After 3 weeks, my Dr. ran a differential blood test which confirmed I had thrombocytopenia and absolute neutropenia (low neutrophils -- the white cells that are the first line against infection). Needless to say I was freaking out doing my own differential diagnosis. The hematologist my doctor recommended wasn't available to see me for 5 weeks, so I found another and I'm glad I did. He saw me in 10 days, drew lots of blood and scheduled a follow up appointment for 3 weeks. During that time, he examined my blood and found some characteristics which led him to run a panel for leukemia.

Within a week, his office called to move up my follow-up appointment to discuss what they found. The day after my birthday, I met with him and he presented the results. The phenotype indicated HCL. He did a great job in delivering the news and letting me understand that a BM biopsy was needed to confirm the Dx and that if it was HCL, the prognosis is good and what the treatment would be.

While I ran over to my endodontist to fix a root canal that my dentist completely botched (actually he never found that I had a second dead tooth behind the one he treated) and had remain infected for two months while he just gave me antibiotics, my HemOnc went out of his way to schedule me for a bone marrow biopsy later that morning. I returned to his office and got it done. It wasn't bad. The most painful part was when the needle was removed. The initial tap was dry (typical for HCL) so he went back in with a needle to extract the marrow. I rested, watched the tech prep the slides (marrow is like jelly), then went home for the rest of the day. My doctor also ordered a CT scan with contrast to check for splenomagoly (enlarged spleen), which is a typical symptom of HCL, and any signs of lymph node enlargement (which might indicate lymphoma or other cause). I had the CT scan done the following Wednesday.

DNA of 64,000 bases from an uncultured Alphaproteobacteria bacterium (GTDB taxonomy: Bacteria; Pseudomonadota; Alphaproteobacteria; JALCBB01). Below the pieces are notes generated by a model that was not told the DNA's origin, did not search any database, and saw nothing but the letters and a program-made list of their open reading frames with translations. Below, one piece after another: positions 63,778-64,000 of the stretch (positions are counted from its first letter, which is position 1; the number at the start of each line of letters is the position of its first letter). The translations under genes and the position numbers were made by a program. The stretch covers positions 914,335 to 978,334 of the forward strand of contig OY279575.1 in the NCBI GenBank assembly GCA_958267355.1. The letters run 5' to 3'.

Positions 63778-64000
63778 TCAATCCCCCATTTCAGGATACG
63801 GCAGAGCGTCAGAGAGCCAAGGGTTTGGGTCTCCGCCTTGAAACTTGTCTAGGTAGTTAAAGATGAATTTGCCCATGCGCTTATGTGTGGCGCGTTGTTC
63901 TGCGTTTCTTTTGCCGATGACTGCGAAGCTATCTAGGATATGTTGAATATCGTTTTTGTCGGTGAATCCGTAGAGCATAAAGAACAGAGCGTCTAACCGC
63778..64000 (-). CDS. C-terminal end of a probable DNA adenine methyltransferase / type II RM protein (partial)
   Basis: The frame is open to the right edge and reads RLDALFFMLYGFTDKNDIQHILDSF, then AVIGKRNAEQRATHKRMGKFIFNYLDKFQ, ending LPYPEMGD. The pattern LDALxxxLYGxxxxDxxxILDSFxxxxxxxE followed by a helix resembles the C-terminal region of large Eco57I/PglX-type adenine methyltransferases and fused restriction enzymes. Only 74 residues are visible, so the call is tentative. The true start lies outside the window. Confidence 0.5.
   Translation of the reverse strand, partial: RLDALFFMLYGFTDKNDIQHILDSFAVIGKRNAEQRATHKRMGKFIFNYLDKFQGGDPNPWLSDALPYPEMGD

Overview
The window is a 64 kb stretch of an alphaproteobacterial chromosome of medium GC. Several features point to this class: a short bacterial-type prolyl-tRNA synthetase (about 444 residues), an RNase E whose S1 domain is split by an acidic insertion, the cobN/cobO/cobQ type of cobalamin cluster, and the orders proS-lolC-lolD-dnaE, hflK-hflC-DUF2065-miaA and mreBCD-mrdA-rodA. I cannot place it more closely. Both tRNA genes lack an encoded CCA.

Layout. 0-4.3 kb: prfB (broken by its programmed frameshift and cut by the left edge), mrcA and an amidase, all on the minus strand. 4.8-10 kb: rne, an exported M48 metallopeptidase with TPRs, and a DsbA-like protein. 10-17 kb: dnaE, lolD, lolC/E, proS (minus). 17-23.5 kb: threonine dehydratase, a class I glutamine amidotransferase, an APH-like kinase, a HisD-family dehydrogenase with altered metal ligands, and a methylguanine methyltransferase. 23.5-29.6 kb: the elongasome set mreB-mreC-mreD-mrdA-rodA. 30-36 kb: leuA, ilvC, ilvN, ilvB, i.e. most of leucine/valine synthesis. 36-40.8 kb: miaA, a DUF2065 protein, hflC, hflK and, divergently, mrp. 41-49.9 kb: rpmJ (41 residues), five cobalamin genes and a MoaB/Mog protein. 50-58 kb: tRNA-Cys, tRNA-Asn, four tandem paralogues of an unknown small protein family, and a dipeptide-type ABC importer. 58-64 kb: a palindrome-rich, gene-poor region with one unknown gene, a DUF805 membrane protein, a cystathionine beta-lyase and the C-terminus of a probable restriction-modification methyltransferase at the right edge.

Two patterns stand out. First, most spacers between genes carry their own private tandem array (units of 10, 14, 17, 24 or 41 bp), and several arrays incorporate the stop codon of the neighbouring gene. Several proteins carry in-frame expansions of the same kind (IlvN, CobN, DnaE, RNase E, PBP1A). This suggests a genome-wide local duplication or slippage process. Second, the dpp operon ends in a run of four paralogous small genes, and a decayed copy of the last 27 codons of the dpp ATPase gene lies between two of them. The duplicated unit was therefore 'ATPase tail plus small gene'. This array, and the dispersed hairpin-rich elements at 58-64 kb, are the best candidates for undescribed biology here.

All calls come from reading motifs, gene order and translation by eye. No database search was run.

Concurrent to these events, I found that I had developed gluten intolerance. For many years, I noticed that typically after eating, I experienced dizziness and itchiness. Likewise, my state of mind was like an emotional roller coaster -- lots of anxiety, paranoia and irritability. My digestion habits were a complete mess and had been for several years. Upon switching to a wheat-free diet, most of my gastro-intestinal problems went away (volume and frequency decreased, no more itchy skin, diarrhea, etc), and my anxiety has ceased to exist. It's made dealing with the HCL much easier.